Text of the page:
Compared with baseline, there was a significant and brisk increase in CD4 cell percent in both cohorts. The average trend of CD4 cell percent and absolute CD4 cell count response over 48 weeks for the 2 cohorts are presented in Figure 4A and 4B. In the NVP-exposed cohort, the mean baseline CD4 cell percent was 14% and there was a brisk and robust mean response in CD4 cell percent of 20 percentage points at week 48 on HAART. In the non-NVP exposed cohort, the mean baseline CD4 percent was 8% with a mean CD4 cell percentage increase of 19% percentage points at 48 weeks. When the average baseline CD4 cell percent response was categorized into <10%, 10%-15%, and >15%, the mean CD4 cell percent in the NVP-exposed children was 29.8% (7.4) in the <10% group and 34.8% (6.4) in the >15% category at week 48. In the non-NVP exposed cohort, who were older, the mean CD4 cell percent was 22% (7.4) in the <10% group and 33.2% (4.7) in the >15% category.
Three children required a change in antiretroviral regimen because of a mild skin rash. Because the study regimen was in a FDC, the children with a rash required replacement of study drug and therefore termination from the study. There were 2 deaths during the 48-week study follow-up but none were related to study ART. One child who was severely immunosuppressed at baseline (CD4 cell count 0.5%) and died 2 weeks after enrollment from severe pneumonia and the other death at 44 weeks was due to HIV nephropathy.
The majority of HIV-infected women from developing countries still receive only sd NVP for PMTCT. WHO and national guidelines recommend combining NVP with other antiretroviral drugs to improve the effectiveness of the PMTCT ART intervention. In addition, NVP remains the most widely used NNRTI in first-line HAART regimens for children in sub-Saharan Africa.19 Therefore, it is critical to document the effectiveness of an NVP-based ART regimen in infants and children exposed to perinatal NVP. Our study documented a significant and robust response to an NVP-containing HAART regimen in children older than 6 months who were exposed and not exposed to sd NVP at birth. Over 70% of the children from both cohorts had <400 copies/mL after 48 weeks on HAART and the majority achieved <400 copies/mL by week 12. Using multivariate analysis, none of the baseline characteristics including sd NVP exposure, age, CD4 cell percent, sex, WHO clinical stage, and viral load were significantly associated with the virologic treatment success outcome. The high treatment success rate in this study is probably related to the intense counseling support, FDC antiretroviral therapy with subsequent high adherence rates. This virologic treatment success noted in our study is similar to the other early pediatric ART program in Mulago, Uganda, where virologic failure occurred in 26% of the children after 6 months of HAART.20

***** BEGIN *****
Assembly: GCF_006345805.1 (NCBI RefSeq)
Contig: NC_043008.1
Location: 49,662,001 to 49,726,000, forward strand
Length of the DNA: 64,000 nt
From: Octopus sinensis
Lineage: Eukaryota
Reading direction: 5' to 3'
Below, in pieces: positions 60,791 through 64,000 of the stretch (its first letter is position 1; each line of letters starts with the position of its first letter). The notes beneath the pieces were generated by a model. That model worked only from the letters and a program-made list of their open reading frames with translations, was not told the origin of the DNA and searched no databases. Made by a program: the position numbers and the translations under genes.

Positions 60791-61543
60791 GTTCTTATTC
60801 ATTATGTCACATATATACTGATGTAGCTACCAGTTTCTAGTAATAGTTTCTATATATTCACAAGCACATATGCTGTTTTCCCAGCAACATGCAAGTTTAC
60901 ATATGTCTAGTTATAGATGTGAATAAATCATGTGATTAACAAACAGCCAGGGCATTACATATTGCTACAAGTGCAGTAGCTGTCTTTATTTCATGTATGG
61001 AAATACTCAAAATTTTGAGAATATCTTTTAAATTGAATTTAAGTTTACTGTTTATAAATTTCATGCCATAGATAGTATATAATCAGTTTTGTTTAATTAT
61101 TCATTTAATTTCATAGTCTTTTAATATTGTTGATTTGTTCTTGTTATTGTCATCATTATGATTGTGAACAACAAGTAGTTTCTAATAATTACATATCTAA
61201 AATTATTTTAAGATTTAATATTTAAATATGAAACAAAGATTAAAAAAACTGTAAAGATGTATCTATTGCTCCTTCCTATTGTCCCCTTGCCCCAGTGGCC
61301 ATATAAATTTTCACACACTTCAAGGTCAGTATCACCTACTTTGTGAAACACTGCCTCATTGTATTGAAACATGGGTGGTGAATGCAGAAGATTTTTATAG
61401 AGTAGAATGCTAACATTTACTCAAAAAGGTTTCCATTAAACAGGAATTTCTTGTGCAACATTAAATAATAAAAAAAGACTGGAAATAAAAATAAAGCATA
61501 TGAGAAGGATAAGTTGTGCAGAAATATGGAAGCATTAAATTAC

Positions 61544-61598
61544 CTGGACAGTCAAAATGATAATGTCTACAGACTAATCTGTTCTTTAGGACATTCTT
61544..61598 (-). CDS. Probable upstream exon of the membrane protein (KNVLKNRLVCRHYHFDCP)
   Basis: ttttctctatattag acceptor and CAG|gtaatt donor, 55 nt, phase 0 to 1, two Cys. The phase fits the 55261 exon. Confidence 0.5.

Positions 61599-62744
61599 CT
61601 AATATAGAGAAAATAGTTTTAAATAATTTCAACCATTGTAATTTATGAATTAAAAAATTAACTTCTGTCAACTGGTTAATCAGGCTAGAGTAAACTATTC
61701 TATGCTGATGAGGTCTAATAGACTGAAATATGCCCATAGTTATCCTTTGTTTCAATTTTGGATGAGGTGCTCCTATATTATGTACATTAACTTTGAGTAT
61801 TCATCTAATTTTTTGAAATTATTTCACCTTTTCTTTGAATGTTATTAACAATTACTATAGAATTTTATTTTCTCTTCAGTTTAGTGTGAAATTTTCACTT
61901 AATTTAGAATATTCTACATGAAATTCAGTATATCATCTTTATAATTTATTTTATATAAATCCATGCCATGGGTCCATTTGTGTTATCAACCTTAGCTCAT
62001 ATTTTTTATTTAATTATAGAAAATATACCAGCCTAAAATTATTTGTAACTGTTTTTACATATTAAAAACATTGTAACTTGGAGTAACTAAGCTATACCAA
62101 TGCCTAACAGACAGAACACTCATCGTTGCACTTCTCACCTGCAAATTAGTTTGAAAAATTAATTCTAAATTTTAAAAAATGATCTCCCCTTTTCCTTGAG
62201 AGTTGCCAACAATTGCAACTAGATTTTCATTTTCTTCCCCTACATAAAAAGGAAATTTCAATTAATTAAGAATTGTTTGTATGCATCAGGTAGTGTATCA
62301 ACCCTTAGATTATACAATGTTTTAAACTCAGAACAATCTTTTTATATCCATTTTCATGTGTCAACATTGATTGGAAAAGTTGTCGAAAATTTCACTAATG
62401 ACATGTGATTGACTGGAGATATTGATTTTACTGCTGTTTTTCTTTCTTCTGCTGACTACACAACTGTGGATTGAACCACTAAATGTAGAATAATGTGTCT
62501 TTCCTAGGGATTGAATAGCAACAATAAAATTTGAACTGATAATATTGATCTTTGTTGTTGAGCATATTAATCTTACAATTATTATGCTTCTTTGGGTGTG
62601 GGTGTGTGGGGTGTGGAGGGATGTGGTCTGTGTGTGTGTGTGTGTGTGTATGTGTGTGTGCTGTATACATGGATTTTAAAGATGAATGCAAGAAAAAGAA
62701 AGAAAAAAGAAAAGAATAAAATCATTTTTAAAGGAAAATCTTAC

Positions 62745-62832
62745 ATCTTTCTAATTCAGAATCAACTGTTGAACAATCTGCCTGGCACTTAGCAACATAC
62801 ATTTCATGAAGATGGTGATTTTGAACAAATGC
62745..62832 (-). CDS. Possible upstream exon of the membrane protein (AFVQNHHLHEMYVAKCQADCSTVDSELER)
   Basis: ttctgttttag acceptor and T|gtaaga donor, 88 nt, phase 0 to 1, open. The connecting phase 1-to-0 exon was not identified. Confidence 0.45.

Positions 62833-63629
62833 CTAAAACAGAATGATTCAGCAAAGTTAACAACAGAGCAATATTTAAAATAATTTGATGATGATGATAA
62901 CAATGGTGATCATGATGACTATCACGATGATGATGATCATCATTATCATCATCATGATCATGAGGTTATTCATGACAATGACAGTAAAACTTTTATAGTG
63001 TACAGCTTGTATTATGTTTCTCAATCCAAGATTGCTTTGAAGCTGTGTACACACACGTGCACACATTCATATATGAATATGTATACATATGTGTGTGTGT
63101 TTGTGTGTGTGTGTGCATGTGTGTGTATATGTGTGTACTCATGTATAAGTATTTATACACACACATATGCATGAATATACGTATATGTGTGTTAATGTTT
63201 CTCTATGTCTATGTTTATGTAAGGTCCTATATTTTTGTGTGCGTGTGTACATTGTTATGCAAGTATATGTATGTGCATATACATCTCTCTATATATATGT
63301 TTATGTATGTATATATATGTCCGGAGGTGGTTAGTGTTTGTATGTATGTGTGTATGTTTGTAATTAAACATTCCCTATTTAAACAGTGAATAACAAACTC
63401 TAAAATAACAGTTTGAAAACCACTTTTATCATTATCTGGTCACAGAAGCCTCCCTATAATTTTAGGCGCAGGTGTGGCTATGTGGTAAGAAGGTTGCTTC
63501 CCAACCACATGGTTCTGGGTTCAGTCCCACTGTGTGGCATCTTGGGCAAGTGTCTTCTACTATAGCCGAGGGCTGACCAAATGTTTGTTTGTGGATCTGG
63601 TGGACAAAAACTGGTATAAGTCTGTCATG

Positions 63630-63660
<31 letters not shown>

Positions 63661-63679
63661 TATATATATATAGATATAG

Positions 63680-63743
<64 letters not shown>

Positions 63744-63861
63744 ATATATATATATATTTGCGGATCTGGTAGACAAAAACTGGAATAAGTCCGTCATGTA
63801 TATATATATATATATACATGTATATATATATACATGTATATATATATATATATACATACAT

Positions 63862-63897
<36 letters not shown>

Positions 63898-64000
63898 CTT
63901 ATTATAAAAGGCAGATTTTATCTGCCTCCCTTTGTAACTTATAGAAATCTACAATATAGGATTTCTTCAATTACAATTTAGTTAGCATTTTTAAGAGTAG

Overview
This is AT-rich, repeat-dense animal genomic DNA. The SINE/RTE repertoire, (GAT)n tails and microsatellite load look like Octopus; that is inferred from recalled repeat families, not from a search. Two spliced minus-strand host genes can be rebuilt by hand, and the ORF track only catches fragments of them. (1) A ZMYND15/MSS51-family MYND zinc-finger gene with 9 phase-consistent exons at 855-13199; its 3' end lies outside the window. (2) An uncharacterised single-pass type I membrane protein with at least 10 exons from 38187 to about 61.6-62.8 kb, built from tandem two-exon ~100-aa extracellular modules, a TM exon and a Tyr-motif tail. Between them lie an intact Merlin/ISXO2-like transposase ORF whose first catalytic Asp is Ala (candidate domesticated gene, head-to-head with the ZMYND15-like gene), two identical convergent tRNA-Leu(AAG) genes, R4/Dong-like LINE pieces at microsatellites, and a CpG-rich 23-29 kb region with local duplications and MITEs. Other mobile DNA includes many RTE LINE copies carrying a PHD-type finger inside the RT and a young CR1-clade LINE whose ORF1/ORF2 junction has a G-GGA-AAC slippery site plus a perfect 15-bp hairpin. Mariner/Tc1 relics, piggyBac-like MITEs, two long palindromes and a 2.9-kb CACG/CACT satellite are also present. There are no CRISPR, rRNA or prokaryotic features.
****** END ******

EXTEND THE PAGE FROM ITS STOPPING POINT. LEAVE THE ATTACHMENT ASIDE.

Our findings are consistent with previous adult data including women from the randomized Botswana MASHI (“milk”) trial, where later initiation (beyond 6 months) of an NVP-containing HAART regimen did not have a significant impact on virologic response in NVP-exposed women when compared with those women who were not exposed.11,12 In addition, Chi et al report brisk and similar CD4 cell responses among 6740 Zambian women exposed and not exposed to sd NVP when they initiated an NVP-based HAART regimen greater than 6 months after sd NVP exposure.13 In contrast, although the numbers are quite small, 15 children from the MASHI trial who were exposed to sd NVP and then initiated an NVP-based HAART regimen within 6 months after birth, experienced extremely high virologic failure rates.11 This difference in virologic treatment success between our study and the children in the MASHI trial may be explained by the following: significantly younger age at time of HAART initiation (<6 months) when resistance mutations are still more likely to be observed, small numbers in the MASHI trial, and the different HIV subtypes. Subtype C found in southern Africa has been reported to have higher levels of NVP resistance mutations emerge after sd NVP exposure.8,21 Subtypes A and D are the predominant subtypes in Uganda and are the most likely subtypes in our study children.22